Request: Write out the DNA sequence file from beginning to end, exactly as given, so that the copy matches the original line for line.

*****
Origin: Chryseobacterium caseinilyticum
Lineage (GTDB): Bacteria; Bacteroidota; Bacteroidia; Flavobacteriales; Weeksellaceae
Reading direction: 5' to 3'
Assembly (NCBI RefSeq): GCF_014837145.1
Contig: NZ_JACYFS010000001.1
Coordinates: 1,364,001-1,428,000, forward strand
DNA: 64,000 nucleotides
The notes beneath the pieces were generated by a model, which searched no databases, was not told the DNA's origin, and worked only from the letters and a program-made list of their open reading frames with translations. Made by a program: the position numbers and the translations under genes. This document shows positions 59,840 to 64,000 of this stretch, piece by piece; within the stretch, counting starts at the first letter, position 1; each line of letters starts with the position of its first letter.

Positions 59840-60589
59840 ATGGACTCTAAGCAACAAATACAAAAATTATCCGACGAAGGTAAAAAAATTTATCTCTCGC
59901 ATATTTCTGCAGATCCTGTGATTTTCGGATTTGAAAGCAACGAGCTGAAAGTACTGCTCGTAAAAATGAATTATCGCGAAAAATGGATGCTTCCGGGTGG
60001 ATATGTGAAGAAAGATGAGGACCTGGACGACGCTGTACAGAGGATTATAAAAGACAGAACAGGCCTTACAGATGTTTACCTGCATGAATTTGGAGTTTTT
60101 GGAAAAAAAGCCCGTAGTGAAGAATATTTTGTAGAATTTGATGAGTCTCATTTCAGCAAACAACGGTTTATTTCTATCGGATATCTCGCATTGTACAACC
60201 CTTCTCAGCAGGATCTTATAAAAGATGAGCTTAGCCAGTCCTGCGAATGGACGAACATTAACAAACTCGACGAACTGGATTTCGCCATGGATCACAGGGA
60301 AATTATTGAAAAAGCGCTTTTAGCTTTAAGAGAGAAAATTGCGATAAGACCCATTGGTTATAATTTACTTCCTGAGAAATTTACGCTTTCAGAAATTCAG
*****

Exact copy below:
Origin: Chryseobacterium caseinilyticum
Lineage (GTDB): Bacteria; Bacteroidota; Bacteroidia; Flavobacteriales; Weeksellaceae
Reading direction: 5' to 3'
Assembly (NCBI RefSeq): GCF_014837145.1
Contig: NZ_JACYFS010000001.1
Coordinates: 1,364,001-1,428,000, forward strand
DNA: 64,000 nucleotides
The notes beneath the pieces were generated by a model, which searched no databases, was not told the DNA's origin, and worked only from the letters and a program-made list of their open reading frames with translations. Made by a program: the position numbers and the translations under genes. This document shows positions 59,840 to 64,000 of this stretch, piece by piece; within the stretch, counting starts at the first letter, position 1; each line of letters starts with the position of its first letter.

Positions 59840-60589
59840 ATGGACTCTAAGCAACAAATACAAAAATTATCCGACGAAGGTAAAAAAATTTATCTCTCGC
59901 ATATTTCTGCAGATCCTGTGATTTTCGGATTTGAAAGCAACGAGCTGAAAGTACTGCTCGTAAAAATGAATTATCGCGAAAAATGGATGCTTCCGGGTGG
60001 ATATGTGAAGAAAGATGAGGACCTGGACGACGCTGTACAGAGGATTATAAAAGACAGAACAGGCCTTACAGATGTTTACCTGCATGAATTTGGAGTTTTT
60101 GGAAAAAAAGCCCGTAGTGAAGAATATTTTGTAGAATTTGATGAGTCTCATTTCAGCAAACAACGGTTTATTTCTATCGGATATCTCGCATTGTACAACC
60201 CTTCTCAGCAGGATCTTATAAAAGATGAGCTTAGCCAGTCCTGCGAATGGACGAACATTAACAAACTCGACGAACTGGATTTCGCCATGGATCACAGGGA
60301 AATTATTGAAAAAGCGCTTTTAGCTTTAAGAGAGAAAATTGCGATAAGACCCATTGGTTATAATTTACTTCCTGAGAAATTTACGCTTTCAGAAATTCAG